Dad, you fell victim to the autocorrect's inability to allow even mild swear words. I can't seem to get it to learn that I'm saying "hell" much more than I ever say "he'll."

Meghan said...

One of my favorites, from my boss, Sam Wells..."if it can't be happy, make it beautiful."

melondonkey said...

'Feel the tension'- taken from Josh Waitzkin on the psychology of chess. Sometimes a situation is tense and complicated and our natural inclination is to simplify it in order to make things easier for ourselves psychologically (e.g. trading material in chess). However, this often brings less rewarding results.

lar said...

My own mantra for getting through yucky things like dentist appointments or childbirth is "This won't go on forever." I started using it before my daughter was born to remind myself that labor would have an ending point, the pain wouldn't last forever. Now I repeat it to myself and my kids when we're facing something we don't want to do. It kind of helps us grit our teeth and get through it.

gretchen said...

In the immortal words of Jeff Goldblum in "Annie Hall"..."I forgot my mantra."

That said, I have found nothing better than the good old AA Serenity Prayer, which my Daddy kept in a frame over his bed...

God, grant me the serenity to accept the things I cannot change,
Courage to change the things I can,
And wisdom to know the difference.

But then, "Just Do It" works too.

delaine said...

I actually have three. One I learned from my mother that has been in frequent use thru the years,"This too shall pass." I have used that in situations ranging from a dentist visit to illness to a bad day at work. Second is " Don't sweat the small stuff." kinda puts things in perspective , don't you think? Third is a gem from Amy," Build a bridge and get over it!". As I think about these, I realize they are all speaking to our need to keep in mind what is important and what is true and get about living your life. Maybe we all should ponder on that.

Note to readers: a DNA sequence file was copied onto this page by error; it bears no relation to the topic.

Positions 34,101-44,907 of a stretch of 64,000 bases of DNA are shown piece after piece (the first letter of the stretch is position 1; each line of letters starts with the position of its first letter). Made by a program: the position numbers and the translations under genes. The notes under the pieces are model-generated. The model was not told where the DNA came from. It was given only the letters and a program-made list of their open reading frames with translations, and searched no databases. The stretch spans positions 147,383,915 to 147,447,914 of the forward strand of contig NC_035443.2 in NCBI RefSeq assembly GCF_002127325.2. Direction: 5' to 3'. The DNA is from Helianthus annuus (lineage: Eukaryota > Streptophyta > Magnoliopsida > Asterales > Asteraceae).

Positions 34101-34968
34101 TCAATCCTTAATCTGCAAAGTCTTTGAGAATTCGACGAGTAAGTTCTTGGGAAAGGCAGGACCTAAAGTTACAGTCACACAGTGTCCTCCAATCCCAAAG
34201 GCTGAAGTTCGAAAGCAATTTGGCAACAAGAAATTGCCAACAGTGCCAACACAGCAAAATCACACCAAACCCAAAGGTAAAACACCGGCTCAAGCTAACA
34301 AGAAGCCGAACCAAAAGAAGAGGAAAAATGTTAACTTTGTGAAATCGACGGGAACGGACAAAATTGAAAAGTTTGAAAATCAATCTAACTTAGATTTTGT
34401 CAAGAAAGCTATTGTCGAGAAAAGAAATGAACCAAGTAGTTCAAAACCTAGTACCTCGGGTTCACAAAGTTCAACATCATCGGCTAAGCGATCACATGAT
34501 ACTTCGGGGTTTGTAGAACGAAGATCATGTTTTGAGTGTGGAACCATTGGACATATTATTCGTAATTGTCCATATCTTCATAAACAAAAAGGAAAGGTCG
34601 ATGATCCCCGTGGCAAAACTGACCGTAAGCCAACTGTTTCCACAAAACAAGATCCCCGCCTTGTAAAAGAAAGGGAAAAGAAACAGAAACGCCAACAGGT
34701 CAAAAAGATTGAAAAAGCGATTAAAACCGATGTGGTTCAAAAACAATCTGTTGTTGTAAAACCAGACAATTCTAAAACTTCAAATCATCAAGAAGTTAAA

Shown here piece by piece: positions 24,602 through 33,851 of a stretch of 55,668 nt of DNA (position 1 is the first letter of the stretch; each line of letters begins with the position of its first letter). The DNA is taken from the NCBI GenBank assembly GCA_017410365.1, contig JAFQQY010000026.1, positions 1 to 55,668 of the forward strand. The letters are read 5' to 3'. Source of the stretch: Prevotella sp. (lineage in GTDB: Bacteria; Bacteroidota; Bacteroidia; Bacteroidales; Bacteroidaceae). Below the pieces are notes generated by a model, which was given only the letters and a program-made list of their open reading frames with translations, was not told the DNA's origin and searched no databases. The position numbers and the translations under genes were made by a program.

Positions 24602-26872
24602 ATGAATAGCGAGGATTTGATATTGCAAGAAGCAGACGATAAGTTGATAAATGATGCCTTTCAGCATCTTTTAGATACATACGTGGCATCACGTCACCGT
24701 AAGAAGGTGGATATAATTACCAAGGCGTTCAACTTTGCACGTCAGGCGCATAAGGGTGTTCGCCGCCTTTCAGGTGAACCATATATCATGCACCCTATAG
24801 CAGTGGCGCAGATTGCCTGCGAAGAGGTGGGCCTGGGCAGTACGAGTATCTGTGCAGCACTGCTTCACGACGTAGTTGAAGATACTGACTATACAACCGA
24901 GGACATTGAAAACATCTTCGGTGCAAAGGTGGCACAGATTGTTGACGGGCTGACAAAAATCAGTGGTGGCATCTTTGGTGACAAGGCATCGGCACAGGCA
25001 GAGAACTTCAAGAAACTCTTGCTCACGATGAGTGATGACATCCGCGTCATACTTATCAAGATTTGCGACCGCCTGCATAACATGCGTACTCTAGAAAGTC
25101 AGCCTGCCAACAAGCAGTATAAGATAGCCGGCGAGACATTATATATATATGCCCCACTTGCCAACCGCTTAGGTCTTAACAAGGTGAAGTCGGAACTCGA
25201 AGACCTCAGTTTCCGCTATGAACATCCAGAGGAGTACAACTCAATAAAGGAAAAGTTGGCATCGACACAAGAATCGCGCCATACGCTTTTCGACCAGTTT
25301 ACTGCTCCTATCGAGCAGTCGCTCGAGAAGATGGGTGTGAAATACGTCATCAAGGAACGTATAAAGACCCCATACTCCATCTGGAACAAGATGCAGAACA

Jenni said...

Totally weird place.

"It is what it is," is also on of my mantras! Like you, it helps me just accept a situation and move on from it.

Becky said...

Feel the tension. I like that! It makes me realize that I have a similar thought about social situations sometimes, something like: Let the awkwardness happen.

I think we spend most of our young lives dreading awkwardness or a feeling of social disharmony. But having an awkward moment will not hurt us. Something good may come from it. Just stand there awkwardly in the awkwardness.

Then blog the shit out of it.

Anyhoo, I came in to say, Amy texted me tonight and said how much she and Jason were enjoying reading everyone's mantras. Me too. I think we should just take to greeting each other this way. Like, "hey girl, bird by bird." Or, breathe out and smile.

donna funk said...